MReport July 2018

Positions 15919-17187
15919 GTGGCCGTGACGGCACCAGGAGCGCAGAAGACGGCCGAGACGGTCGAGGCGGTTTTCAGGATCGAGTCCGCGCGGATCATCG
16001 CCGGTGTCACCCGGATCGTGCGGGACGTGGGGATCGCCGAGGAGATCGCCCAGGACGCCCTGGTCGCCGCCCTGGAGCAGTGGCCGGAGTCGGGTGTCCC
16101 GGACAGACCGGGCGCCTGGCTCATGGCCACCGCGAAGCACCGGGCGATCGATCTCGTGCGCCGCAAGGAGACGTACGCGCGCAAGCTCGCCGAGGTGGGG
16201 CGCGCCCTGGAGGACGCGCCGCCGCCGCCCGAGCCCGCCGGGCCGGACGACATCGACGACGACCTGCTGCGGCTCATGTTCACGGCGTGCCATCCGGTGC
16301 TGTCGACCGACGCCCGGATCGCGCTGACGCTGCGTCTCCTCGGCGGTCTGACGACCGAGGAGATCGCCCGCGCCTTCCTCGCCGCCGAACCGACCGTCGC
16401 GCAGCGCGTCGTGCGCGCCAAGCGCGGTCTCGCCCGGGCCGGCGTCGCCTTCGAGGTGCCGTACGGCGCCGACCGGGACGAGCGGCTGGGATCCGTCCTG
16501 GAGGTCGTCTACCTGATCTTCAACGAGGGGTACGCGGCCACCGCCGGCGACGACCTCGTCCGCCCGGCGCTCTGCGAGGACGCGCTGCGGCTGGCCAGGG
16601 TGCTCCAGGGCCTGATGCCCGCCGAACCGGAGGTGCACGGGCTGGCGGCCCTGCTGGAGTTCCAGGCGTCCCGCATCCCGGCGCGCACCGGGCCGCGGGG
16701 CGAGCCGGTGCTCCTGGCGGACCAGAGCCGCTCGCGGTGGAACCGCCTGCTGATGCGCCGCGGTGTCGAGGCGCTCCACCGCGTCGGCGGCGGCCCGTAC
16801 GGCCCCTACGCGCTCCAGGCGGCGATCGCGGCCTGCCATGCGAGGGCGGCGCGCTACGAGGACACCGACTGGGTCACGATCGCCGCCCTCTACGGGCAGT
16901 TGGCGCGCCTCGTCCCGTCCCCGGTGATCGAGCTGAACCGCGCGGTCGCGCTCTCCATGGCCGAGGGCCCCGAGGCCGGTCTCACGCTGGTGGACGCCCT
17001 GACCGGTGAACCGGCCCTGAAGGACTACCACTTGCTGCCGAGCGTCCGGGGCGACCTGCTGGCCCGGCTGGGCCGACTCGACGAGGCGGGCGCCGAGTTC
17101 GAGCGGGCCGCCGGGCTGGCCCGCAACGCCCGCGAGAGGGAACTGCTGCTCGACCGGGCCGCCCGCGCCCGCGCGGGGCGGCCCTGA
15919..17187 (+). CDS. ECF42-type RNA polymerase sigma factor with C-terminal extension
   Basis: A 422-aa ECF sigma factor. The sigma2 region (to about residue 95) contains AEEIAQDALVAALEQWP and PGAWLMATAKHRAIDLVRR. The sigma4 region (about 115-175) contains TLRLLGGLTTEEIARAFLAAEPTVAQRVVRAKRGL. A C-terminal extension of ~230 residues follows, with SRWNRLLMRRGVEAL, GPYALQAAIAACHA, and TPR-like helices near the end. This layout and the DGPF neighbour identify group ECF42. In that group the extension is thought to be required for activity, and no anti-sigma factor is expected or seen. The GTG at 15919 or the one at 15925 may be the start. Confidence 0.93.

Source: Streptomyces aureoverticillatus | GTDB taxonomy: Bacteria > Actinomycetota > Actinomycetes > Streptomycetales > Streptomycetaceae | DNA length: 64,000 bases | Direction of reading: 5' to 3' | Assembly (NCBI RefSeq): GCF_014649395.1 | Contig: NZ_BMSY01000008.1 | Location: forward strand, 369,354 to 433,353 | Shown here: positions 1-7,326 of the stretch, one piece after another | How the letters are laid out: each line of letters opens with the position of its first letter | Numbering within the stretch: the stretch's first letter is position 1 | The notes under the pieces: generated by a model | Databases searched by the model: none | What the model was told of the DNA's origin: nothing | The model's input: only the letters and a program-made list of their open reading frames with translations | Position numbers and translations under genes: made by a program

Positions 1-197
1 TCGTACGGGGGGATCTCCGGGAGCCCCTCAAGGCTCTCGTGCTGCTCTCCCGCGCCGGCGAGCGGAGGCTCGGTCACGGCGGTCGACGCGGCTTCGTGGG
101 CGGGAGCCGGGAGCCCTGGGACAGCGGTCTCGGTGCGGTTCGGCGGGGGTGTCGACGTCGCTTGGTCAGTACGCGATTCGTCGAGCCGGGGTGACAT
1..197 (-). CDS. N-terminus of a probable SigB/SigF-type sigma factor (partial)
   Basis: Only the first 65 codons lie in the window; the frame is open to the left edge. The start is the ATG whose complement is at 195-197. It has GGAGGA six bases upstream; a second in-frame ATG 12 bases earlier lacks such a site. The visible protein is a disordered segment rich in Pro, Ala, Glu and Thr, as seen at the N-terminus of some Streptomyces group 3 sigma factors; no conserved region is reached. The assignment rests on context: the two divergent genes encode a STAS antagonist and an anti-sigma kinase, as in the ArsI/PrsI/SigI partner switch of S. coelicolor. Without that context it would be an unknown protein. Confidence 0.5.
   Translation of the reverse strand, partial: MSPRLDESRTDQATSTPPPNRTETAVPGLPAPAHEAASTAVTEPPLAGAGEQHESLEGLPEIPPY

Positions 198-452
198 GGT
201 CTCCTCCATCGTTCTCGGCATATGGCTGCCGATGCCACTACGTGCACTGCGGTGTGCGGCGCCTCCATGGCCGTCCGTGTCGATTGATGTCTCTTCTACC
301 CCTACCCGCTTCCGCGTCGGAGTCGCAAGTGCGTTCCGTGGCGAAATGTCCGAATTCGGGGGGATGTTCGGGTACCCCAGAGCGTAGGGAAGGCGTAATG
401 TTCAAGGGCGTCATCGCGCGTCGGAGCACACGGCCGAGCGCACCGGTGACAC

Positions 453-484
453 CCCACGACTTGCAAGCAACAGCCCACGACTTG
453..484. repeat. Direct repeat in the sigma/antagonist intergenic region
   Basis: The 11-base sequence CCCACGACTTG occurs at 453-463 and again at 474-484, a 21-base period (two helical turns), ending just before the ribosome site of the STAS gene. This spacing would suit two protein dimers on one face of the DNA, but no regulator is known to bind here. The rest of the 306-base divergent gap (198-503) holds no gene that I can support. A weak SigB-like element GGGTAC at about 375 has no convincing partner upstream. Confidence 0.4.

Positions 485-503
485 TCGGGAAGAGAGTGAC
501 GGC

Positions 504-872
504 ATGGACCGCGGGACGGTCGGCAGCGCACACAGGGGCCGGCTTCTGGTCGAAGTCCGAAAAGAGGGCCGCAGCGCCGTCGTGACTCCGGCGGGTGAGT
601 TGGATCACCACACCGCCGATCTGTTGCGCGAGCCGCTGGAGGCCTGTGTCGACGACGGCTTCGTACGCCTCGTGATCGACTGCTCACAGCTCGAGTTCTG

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TH E M R EP O RT | 63 SECONDARY MARKET THE LATEST O R I G I NAT I O N S E R V I C I N G DATA G O V E R N M E N T S E C O N DA R Y M A R K E T Fannie Mae Moves in a Positive Direction The GSE's Q1 financial statement shows a healthy growth to start the year. F annie Mae released its Q1 financial statement recently which found the GSE posted a net income of $4.3 billion, after taxes, in Q1. That's up from a $6.5 billion loss and a comprehensive loss of $6.7 billion loss at the end of Q 4 2017. Pretax net revenues in the first quarter were $5.4 billion, and Fannie's overall comprehensive income was $3.9 billion. This, Fannie reported, was "due to the remeasurement of the company's deferred tax assets resulting from enactment of tax legislation during the quarter." The GSE's net worth reflects $3.7 billion received from Treasury in Q1. That's related to Fannie's senior preferred stock purchase agree - ment with Treasury to eliminate the company's net worth deficit as of December 31. Fannie expects to pay a $938 million dividend to Treasury by the end of June. The two primary factors driv - ing the difference between net income in Q1 2018 and net loss in Q 4 2017, according to the report, were a $9.9 billion provision for federal income taxes in Q 4 "that resulted from the enactment of the Tax Cuts and Jobs Act of 2017" and net fair value gains of $1.0 billion in Q1. The latter was primarily driven by gains on the company's mortgage commitment and risk management derivatives. Fannie Mae's President and CEO, Timothy Mayopoulos, reacted optimistically to the com - pany's Q1 numbers. "Our solid first quarter perfor- mance reflects the strength of our underlying business, the benefits of our business model, and our focus on customers," Mayopoulos said. "We continue to drive advances in the housing finance system, providing our custom - ers with reliable, sustainable, and innovative solutions to address America's housing needs." According to the report, Fannie Mae provided approximately $113 billion in liquidity to the single- family mortgage market in Q1 2018 and was (at 42 percent) the largest issuer of single-family mortgage-related securities in the secondary market. The GSE also continued to transfer a portion of the credit risk on single-family mortgages. At the end of Q1, $995 billion in single-family mortgages, a third of loans in the company's single- family conventional guaranty book of business, measured by unpaid principal balance, were covered by a credit risk transfer transaction. Also, Fannie Mae reported pro - viding more than $11 billion in mul- tifamily financing to help finance 154,000 multifamily units in Q1. Examining Reform The Urban Institute delves into the future of GSE reform. N ew research published by the Urban Institute's Housing Finance Policy Center looks at what the current administration will likely do to administratively reform Fannie Mae and Freddie Mac as the time for legislative reforms runs out. It found there were considerable risks on this path including potentially severe disruption of the housing and mortgage markets. The research looked at numerous scenarios that could be played out by the Federal Housing Finance Agency, (FHFA), the regulator and conservator of the GSEs, and an agency that is likely to play a central role in these administrative reforms. The scenarios ranged from reducing the GSEs' footprint and limiting the cross-subsidy to bringing the GSEs out of conservatorship— all moves that would result in scaling back the GSEs' reach or privatizing them. All these moves, the report says could lead to significant disruption to housing and mortgage markets, as well as the broader economy. "Shrinking the share of the market they support will reduce the number of borrowers who re - ceive this subsidized lending," the report said, adding that in most of the scenarios that were evaluated, higher risk borrowers would bear the brunt of the change as they were the ones who received a considerable share of the GSEs' subsidies and cross-subsidies. These high-risk borrowers would "see the lion's share of the increases in cost as the market shifts to full risk-based pricing," the report said. To avoid such a scenario, the report recommended that the FHFA instead, look at expand - ing the GSEs' current credit risk transfer process to more sources of private capital, expand the common securitization program into a more robust market util - ity, and make the GSEs more transparent. If the FHFA took these steps, the report concluded, "it would put the nation into position to transition to a housing finance system in which mortgage credit is as available as it is today but in a way that poses less risk to taxpayers and the economy." These high-risk borrowers would "see the lion's share of the increases in cost as the market shifts to full risk- based pricing."

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